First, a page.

Preston-Child Wiki

Dr. Margo Green is an ethnopharmacologist and geneticist. She first appeared in Relic as a graduate student at the New York Museum of Natural History.

Dr. Green is currently employed by the Pearson Institute, a nonprofit medical foundation in New York.


Margo is "shortish" and slender, with glossy, shoulder-length mousy hair and green eyes. As a graduate student, she preferred in jeans and baggy L.L.Bean shirts; in later appearances, she is more often seen in tailored suits and professional attire.


Margo grew up in a suburb of Boston as an only child. Her father, a Columbia graduate and former Vassar College professor, owned his own business. Even as an academic himself, he didn't understand why Margo—who he affectionately called "Midge"—chose to work at a museum "cooped up with all those dead things in jars." Her parents both hoped she would instead return to the Boston area and take over the business. They almost got their wish, as the slow progress of her doctoral dissertation had her strongly considering leaving academia and going to work for her father's company. He died just prior to the events of Relic, and Margo spent a week attending his funeral and dealing with his affairs; the company was facing liquidation unless another family member were willing to take it over.


At the time of her father's death, Margo was a graduate student in ethnopharmacology working on her dissertation at the New York Museum of Natural History under reknowned evolutionary biologist Dr. Whitney Frock. She returned to work the Monday following her father's services, only to find the museum on lockdown after the bodies of two young boys were found in the basement, setting in motion the events of Relic.

As Margo struggled to find time for her dissertation in spite of an active police investigation and the impending opening of a major new museum exhibition, another body was found, and this time Margo and Dr. Frock were brought in to assist with the investigation by NYPD Lieutenant Vincent D'Agosta and Special Agent Aloysius Pendergast of the FBI. When unusual DNA evidence began to point to a legendary creature related to the disastrous Whittlesey Expedition, Margo and Frock took a closer look at the mysterious crates sent back by expedition leader John Whittlesey. The crates had sat untouched for years since their arrival, until being moved to the museum's Secure Storage Area just before the discovery of the first bodies. Just as Margo's research and analysis confirmed that the killer was, in fact, the Mbwun beast depicted by an ancient figurine found in the crates, yet another body was discovered, this time during the heavily attended grand opening event of the new exhibition. The resulting mass panic was exacerbated by a subsequent power outage and security system failure that left the museum sealed off into sections. Margo and Frock searched the basement for Pendergast, who found them at the same time Mbwun did. The agent managed to get a couple shots off: the first bounced harmlessly off the front of the creature's skull, while the second missed but managed to scare it away. A third encounter after a failed attempt at luring the beast into a trap was avoided when Margo remembered it was nocturnal and probably hated light. The fourth and final meeting ended in Mbwun's death as the last of Pendergast's five shots hit home, with Margo realizing at the last possible moment where to shoot it.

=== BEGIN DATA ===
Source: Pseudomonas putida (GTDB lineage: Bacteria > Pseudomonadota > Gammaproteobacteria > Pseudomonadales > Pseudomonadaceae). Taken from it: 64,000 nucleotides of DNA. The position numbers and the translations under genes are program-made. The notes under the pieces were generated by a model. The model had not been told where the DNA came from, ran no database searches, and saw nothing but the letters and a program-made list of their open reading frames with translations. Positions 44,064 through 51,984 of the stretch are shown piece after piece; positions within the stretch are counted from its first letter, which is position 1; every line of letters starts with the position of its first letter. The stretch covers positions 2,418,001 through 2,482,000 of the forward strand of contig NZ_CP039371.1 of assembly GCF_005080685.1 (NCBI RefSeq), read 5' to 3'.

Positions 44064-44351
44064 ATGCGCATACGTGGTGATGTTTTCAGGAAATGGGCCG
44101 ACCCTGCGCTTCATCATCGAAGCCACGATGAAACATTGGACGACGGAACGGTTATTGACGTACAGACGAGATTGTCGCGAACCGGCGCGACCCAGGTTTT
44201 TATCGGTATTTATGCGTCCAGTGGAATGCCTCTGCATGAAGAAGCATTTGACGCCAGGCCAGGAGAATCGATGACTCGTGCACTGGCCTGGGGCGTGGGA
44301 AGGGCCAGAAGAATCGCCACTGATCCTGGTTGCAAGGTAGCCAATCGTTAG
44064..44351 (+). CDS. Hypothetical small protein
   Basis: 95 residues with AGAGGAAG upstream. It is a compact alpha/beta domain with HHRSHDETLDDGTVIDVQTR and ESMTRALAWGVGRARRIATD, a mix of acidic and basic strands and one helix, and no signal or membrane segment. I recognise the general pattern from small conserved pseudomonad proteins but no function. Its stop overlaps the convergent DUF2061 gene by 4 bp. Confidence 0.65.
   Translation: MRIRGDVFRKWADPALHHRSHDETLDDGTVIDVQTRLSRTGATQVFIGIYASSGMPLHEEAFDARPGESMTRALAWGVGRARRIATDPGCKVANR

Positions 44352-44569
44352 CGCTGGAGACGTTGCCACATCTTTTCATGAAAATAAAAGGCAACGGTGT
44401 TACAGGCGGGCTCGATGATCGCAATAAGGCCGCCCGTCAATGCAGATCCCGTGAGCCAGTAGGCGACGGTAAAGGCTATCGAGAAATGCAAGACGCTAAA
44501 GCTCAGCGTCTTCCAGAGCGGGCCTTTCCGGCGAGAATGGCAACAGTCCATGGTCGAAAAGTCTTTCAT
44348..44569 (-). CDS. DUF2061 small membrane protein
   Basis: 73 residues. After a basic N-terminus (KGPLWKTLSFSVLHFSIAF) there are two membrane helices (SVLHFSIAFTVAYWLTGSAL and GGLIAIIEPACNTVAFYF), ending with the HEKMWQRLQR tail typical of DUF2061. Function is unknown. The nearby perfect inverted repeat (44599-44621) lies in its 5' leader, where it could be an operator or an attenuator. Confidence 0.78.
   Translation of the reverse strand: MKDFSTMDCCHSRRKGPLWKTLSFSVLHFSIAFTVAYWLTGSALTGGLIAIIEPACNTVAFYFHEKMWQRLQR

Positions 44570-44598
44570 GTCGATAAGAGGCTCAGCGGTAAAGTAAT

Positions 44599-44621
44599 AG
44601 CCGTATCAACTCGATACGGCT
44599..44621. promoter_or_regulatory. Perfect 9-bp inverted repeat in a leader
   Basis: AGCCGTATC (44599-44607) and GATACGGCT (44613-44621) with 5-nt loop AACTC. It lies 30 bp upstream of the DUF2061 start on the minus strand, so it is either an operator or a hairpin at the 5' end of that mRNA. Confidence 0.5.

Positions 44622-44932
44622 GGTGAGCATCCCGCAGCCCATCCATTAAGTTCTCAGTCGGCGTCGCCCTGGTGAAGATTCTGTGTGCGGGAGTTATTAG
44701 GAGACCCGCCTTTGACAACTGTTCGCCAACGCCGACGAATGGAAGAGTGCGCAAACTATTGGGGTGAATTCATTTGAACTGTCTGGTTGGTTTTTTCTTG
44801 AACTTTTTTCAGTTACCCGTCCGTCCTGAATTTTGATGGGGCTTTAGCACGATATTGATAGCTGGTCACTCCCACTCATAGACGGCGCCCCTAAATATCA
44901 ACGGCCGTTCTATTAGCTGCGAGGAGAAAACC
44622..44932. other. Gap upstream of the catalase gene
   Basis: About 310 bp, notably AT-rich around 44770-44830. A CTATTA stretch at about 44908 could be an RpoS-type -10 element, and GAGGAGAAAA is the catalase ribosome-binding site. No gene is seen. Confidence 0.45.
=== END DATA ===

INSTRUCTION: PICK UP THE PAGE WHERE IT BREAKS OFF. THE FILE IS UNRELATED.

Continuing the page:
As things began to return to normal, Margo ultimately decided to remain at the museum to finish her dissertation in the PhD program, having been offered an Assistant Professorship at Columbia University.


Three months after the events of Relic, Margo—reeling from the effects of post-traumatic stress disorder—obtained a handgun permit with Pendergast's assistance and took up target shooting. She also began exercising tirelessly, running and lifting weights. She began her Assistant Professorship at Columbia, and many of her symptoms began to disappear. After a year at Columbia, she accepted an assistant curatorship at the museum. Unfortunately, her return to the museum was soon followed by the NYPD's discovery of two headless skeletons in the Humboldt Kill, reigniting her fears and kicking off the events of Reliquary.

Margo and her former adviser Whitney Frock became involved in the investigation at the request of Vincent D'Agosta, and she found herself again working alongside D'Agosta, Frock, and eventually Special Agent Pendergast. She was responsible for several breakthroughs in the case, as she pieced together her former colleague Greg Kawakita's experiments with the Mbwun plant and came to the same revelation Kawakita had: the reovirus contained in the plant caused physiological changes to those who ingested it, and the Mbwun creature they had encountered in Relic was in fact long-missing museum anthropologist John (Julian) Whittlesey. She also figured out that Kawakita had begun using the Central Park reservoir to grow the plant, and verified from Kawakita's notes that Thyoxin could be used to kill the plants without making the water unsafe. Finally, as Pendergast and D'Agosta prepared for an incursion directly into the lair of the reovirus-deformed "Wrinklers," she deciphered the last of the cryptic remains of Kawakita's journal: the light-shunning Wrinklers were susceptible to Vitamin D. She mixed three bottles of Vitamin D in solution and rushed to join the others, though they were eventually captured by the Wrinklers and brought to their leader deep within the Astor Tunnels, an abandoned private rail line thirty stories below Central Park. They narrowly escaped, with Margo's vitamin D solution proving to be a pivotal factor. During the last leg of their departure, which involved swimming through the West Side Lateral to the Hudson River, Margo was separated from the group and knocked unconscious underwater; she was apparently sucked into the same sluice that had carried the two headless skeletons. She was found the next morning—alive but with a broken leg—in the Humboldt Kill by Pendergast and D'Agosta.